If you live in the Southeast, you know that today, April 5, 2022, was a day that had a lot of severe weather action. I watched the radar and our University of Georgia weather network today to keep an eye on what was happening. I noticed in late afternoon that our station southeast of Byromville (southwest of Macon in central Georgia) was reporting a temperature of -146 F and a peak wind gust for today of 129.3 mph at 3:26 pm.
My first thought was that it must have been an instrument failure, but temperature and wind are measured using different instruments, so that did not make sense. Some further digging showed that the temperature sensor failed at the same time that the peak wind gust occurred, and the air pressure also spiked low at the same time. Steve Nelson at NWS Atlanta mentioned to me shortly after I noted this on Facebook that he had just posted a Preliminary Local Storm Report for Dooly County showing the likely occurrence of a tornado just east of Byromville and just a bit (maybe 1/4 mile) north of our station. They have not done a storm survey yet (just a little too busy today!) but once they do, we may be able to nail down exactly where the tornado touched down. Perhaps the 129.3 mph wind gust was no error but a pinpoint measurement of a tornado!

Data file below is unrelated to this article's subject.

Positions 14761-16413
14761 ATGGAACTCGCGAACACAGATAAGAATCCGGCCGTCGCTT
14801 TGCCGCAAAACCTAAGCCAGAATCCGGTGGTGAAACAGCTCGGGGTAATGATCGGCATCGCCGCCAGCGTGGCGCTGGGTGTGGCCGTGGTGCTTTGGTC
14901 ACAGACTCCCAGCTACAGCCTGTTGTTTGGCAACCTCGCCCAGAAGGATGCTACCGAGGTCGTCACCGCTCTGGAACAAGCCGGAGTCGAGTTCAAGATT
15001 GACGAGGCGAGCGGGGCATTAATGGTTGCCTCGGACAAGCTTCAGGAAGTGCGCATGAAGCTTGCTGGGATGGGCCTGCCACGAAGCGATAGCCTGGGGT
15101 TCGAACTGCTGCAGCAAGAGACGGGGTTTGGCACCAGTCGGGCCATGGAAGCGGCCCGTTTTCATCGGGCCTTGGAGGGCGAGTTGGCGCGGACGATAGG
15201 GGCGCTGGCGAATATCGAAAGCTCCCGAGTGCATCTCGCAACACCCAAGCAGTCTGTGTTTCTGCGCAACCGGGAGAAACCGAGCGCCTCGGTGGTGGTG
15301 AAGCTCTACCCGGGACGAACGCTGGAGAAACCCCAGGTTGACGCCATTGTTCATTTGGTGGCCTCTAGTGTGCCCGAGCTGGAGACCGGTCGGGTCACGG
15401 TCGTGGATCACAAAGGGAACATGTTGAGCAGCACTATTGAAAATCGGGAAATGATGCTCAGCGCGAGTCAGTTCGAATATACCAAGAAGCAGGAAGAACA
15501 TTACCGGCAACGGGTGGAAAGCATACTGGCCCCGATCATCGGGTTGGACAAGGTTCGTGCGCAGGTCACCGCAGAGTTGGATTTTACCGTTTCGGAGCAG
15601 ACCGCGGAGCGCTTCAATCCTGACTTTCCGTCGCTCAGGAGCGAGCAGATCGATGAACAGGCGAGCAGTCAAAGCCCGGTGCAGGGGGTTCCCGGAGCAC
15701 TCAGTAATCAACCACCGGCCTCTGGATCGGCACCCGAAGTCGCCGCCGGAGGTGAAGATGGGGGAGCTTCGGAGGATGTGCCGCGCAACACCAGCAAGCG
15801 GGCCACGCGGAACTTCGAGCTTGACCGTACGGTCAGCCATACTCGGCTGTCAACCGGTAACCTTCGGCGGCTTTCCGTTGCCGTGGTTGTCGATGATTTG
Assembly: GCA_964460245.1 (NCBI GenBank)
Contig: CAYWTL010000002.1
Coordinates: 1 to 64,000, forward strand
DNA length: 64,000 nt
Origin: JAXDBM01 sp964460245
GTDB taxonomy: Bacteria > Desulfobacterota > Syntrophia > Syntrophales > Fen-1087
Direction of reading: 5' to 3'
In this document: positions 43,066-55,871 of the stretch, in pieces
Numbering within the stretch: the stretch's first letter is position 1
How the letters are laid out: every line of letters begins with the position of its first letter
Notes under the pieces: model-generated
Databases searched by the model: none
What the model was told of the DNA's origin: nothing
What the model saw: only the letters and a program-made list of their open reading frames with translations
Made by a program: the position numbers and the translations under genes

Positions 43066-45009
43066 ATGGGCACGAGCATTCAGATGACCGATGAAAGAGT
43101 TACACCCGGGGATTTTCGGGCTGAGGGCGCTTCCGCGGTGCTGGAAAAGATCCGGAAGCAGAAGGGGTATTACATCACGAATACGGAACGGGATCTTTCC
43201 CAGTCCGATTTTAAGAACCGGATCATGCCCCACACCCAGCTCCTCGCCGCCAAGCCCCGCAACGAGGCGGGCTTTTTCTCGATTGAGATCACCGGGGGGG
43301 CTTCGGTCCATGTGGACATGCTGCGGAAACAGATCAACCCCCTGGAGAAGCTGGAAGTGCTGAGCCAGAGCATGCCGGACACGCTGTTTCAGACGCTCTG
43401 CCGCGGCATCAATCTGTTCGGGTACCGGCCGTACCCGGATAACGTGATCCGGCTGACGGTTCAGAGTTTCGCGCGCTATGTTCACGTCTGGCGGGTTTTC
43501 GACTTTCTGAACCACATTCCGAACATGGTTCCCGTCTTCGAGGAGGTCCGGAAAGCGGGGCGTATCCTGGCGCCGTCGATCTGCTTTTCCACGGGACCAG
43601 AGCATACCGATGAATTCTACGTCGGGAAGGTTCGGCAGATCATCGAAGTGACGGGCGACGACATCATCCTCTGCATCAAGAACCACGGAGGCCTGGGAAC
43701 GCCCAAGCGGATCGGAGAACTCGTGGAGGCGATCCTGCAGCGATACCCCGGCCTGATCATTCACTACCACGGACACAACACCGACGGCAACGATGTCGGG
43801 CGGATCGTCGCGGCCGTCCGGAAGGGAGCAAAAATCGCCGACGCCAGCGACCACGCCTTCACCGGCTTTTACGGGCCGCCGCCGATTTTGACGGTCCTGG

We’ll be doing more work in the future to determine whether the measurement was accurate and where the tornado path was located compared to our site, but as you can imagine, it is exciting for us to have this potential record! I have not checked the state records yet, but it could be the highest wind gust ever officially recorded in Georgia, not just on our weather network.